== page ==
hard to translate into real power. Church property came under the control of local institutions, which in turn were the basis of local autonomy. The bishops had no substantive role in the process of royal land granting, although they often supported the grants with their formal sanction. The royal court provided such national organisation as the church possessed, but in cooperation with the bishops and prestigious monastic leaders - first the Aqabe Sa'at, prior of Hayq Esdfanos, and later the Ecage, or prior of Dabra Libanos. This recognised, de facto, the power and autonomy of the monasteries, but did little to curb them. In this situation the royal church functioned as an alternative local node of authority and influence, one directly dependent on royal patronage, at least in origin.
The rulers, from Yeshaq (1413-30) onwards, were prolific founders of churches.40 Yeshaq founded churches and endowed existing monasteries in the Lake Tana region. Zar'a Ya'qob founded numerous churches: Dabra Nagwadgwad and Makana Sellase in Amhara; Dabra Metmaq and Dabra Berhan Sellase in Shawa. All these churches were magnificent, but Dabra Berhan Sellase may have been the most important to the king. This seems to have been how later generations saw the situation for, over 200 years later, his descendant, Iyasu I (1682-1706), revived the name for his own most favoured church.41 Zar'a Ya'qob also endowed existing monasteries, and is probably responsible for the ascendancy which the monastery of Dabra Libanos of Shawa and its monastic followers of Takla Haymanot were to enjoy down into the twentieth century. Ba'eda Maryam's son Na'od (14951508) founded Makana Salam and was buried there. For Alvares, Makana Salam was the paradigmatic royal church. Immediately following his departure from Ethiopia in 1526 the great jihad of Ahmad ibn Ibrahim Gran broke out. It brought the plundering and destruction of the royal churches, Makana Sellase, Dabra Nagwadgwad and Atronsa Maryam prominent among them. Yet the conqueror of Gran, Galawdewos (1540-59), and his principal successor, Sarsa Dengel (Sprout of the Virgin) (1593-97), both revived the tradition and founded churches whose splendour still resonates.42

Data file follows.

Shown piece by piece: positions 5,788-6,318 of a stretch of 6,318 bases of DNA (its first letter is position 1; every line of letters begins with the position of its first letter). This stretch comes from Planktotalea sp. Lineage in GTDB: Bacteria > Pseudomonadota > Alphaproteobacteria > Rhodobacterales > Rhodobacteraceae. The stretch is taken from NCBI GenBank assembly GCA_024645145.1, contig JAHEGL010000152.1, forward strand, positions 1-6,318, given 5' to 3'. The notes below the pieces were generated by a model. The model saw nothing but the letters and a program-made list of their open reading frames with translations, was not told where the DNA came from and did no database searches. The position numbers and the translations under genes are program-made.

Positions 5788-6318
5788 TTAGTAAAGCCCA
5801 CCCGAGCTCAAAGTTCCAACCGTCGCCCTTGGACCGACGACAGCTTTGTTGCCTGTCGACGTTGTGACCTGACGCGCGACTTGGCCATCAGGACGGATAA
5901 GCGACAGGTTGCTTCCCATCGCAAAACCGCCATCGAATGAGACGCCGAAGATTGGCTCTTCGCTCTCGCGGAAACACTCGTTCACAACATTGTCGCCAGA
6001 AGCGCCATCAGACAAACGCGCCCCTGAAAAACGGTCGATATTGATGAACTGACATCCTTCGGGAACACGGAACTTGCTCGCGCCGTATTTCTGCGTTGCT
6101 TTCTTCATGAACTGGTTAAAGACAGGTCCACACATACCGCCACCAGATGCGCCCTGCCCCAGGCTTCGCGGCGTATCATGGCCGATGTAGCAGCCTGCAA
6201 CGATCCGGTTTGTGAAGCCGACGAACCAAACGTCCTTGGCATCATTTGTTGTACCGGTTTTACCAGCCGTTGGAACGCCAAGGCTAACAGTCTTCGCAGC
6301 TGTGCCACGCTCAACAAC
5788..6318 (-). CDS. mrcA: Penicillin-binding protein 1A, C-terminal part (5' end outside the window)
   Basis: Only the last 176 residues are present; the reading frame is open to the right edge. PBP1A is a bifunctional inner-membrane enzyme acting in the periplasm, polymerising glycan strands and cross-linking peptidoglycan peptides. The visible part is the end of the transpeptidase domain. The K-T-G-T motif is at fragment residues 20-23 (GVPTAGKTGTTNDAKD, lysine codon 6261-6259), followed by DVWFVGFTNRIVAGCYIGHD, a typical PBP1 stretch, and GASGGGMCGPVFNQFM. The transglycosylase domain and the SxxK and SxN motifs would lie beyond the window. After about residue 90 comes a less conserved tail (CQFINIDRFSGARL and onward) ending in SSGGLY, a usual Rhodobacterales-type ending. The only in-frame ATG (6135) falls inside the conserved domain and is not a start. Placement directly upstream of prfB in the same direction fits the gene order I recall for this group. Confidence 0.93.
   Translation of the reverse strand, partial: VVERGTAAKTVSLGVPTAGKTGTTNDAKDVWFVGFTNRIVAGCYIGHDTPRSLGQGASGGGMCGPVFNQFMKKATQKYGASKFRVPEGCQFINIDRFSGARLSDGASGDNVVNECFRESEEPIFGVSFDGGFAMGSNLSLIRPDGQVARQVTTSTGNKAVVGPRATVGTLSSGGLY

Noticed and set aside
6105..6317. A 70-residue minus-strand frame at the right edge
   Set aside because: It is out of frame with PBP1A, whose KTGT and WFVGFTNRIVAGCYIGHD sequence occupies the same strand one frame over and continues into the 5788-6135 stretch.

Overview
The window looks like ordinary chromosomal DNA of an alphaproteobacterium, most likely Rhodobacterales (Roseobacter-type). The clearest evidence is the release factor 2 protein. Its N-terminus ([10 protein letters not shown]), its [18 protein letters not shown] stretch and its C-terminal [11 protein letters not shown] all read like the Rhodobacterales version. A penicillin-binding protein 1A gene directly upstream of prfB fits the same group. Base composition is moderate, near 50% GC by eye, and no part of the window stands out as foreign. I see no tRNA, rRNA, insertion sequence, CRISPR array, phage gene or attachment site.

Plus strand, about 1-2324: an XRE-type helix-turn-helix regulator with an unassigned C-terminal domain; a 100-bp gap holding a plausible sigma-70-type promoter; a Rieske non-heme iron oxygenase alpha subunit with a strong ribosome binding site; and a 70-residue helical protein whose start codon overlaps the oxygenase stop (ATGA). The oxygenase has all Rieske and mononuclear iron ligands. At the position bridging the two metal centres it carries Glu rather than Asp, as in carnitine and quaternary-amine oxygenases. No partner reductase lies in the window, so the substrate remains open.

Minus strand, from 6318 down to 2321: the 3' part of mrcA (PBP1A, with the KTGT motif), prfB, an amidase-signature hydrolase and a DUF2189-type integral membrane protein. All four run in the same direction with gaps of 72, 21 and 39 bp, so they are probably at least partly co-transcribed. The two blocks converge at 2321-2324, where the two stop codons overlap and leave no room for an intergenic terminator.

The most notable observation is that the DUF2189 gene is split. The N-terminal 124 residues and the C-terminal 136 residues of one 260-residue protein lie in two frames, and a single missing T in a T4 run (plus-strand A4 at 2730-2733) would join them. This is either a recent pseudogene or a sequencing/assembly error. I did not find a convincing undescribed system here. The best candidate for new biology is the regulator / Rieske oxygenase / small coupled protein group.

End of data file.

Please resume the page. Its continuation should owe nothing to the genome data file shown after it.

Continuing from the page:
40 Sèè Crümmey, Land and society, 30; R. E. Chèèsman, Lake Tana and the Blue Nile: an Abyssinian quest (London: Macmillan, 1936), 168-71.
41 F. A. Dombrowski, Tanasee lo6: eine Chronik der Herrscher Athiopiens (Wiesbaden: Franz Steiner Verlag, 1983), i, 36 (text); ii, 155 (trans.); Pèrruchon, Chroniques, 52-7, 67-8, 70-3, 86-7, 91-2 and loi; G. W B. Hüntingford, The land charters of northern Ethiopia (Addis Ababa: Institute of Ethiopian Studies and Faculty of Law, Hailè Sèllassiè I University, 1965), 36-8, docs. 17,18,19 and 20. Sèè Crummey, Land and society, 30-1, 88-9.
42 Sèè Crümmey, Land and society, 38-41, 55, 59 (table 4).
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